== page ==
Monday, May 26, 2014

Reading of our fighting men

Military history is a staple of my reading diet but as it happens, in the past month I have read five books all having to do with American military history and therefore seem appropriate to mention on this Memorial Day.

Blue Skies and Blood: The Battle of the Coral Sea is Edwin P. Hoyt's account of the sea battle which blocked Japan's path towards Australia in World War II. Now out of print, it is a straightforward account of the events of this critical battle that preceded the turning point at Midway just a month later. History always seems inevitable after the outcome is known and this account rekindles the tension and tribulation of the time when the Japanese had the clear edge in numbers and quality and when Admirals had to balance force preservation as a strategic necessity with the equally pressing need to engage and defeat.

Baptism: A Vietnam Memoir by Larry Gwin is Gwin's account of his year in combat in Vietnam in 1965. His time there and battles included the Ia Drang Valley engagement chronicled in We Were Soldiers Once...and Young by Col. Hal Moore and Joseph Galloway, an excellent account later made in to a movie.

One of the things Gwin tale brings home is the simple grinding down of soldiers via constant gruelling field engagements and the difficulty of maintaining unit cohesion when your comrades were constantly rotating in and out owing to wounds or completion of tours of duty. A good read.

The Last Stand of Fox Company: A True Story of U.S. Marines in Combat by Bob Drury and Tom Clavin recounts the almost inconceivably challenging role of Fox Company in the Chosin Reservoir campaign during the Korean War. I have read at least a couple of other accounts which focused primarily on the bulk of the military engagement on the eastern side of the reservoir. The Marines and Fox Company were on the west when some 200,000 Chinese entered the war and came to bear on the 246 men of Fox Company, holding a hill across the road that provided the escape route for the eight thousand Marines of First Division cut off just to the north of Fox Company. Over four days, in late November in temperatures that rarely rose above -20 degrees fahrenheit, Fox Company, despite appalling casualties held their hill. A great and inspiring story of a too often neglected war. What people are these American soldiers. Hard not to tear up thinking of them.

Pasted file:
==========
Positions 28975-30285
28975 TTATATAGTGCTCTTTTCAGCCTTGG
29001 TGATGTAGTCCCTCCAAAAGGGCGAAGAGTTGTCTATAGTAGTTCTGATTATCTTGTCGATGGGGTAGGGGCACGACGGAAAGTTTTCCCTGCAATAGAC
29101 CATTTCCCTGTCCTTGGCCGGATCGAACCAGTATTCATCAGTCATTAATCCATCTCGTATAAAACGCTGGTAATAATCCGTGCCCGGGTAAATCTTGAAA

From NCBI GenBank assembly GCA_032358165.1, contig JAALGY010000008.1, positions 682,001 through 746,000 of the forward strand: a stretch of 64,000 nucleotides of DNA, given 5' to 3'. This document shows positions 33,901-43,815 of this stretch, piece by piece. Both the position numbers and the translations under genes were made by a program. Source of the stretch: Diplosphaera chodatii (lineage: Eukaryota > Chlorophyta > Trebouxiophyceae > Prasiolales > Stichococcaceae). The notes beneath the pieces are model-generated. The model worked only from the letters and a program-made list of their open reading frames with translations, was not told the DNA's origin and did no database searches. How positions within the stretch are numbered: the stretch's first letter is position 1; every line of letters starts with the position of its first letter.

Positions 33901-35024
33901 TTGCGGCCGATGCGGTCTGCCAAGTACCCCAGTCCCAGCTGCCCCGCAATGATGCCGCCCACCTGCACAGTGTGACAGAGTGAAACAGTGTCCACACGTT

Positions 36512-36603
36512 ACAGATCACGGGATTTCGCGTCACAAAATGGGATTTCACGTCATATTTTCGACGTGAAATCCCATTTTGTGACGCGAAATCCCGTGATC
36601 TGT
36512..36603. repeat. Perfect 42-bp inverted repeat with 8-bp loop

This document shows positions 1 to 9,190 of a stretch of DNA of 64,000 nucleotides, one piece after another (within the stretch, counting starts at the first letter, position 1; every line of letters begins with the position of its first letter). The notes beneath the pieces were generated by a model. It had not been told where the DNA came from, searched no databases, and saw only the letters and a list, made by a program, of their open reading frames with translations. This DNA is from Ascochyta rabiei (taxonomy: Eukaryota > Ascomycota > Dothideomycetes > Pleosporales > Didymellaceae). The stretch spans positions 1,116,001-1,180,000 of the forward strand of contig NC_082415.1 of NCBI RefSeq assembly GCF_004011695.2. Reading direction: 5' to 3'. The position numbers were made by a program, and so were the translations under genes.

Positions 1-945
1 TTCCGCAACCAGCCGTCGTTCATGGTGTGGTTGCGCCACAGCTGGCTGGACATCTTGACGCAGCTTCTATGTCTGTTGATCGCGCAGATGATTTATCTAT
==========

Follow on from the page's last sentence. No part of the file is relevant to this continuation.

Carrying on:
Tail-End Charlies: The Last Battles of the Bomber War, 1944-45 by John Nichol and Tony Rennell is the dual story of RAF Bomber Command and the US Eighth Air Force in World War II based in the UK and tasked with the bombing campaign intended to bring Germany to her knees, ideally precluding the need for an invasion of the continent. Obviously that dream was not fulfilled.

Nichol and Rennell focus on those crews who came on during the last year of the war. Again, it is hard in retrospect to recapture the spirit of the time but Nichol and Rennell do a good job. These were young service men 17-22 or so each flying thirty-five missions over a well defended Germany where loss rates on bombing missions were routinely 5-10% and sometimes reached above 20%. At the beginning, crews could sustain a certain false hope, thin as it might be, because the campaign was new and unknown. By the summer of 1944, you knew the numbers intimately. These were men taking up a perilous task with their eyes wide open, a steely courage that is hard to comprehend. RAF Bomber Command lost 55,000 pilots and crew during the war and the US Eighth Air Force lost 25,000. Almost incomprehensible numbers. For the Americans alone, the equivalent of losing two full land divisions. 4,145 planes lost.

The final book, which I am still in the process of reading, is Crosshairs on the Kill Zone by Craig Roberts and Charles W. Sasser, a history of the sniper in the US military, told primarily through personal accounts by some of the top rated snipers from Vietnam through Iraq and Afghanistan. A gripping read.

All good and accessible accounts of the hard duties, sufferings and resilience of our military personnel.

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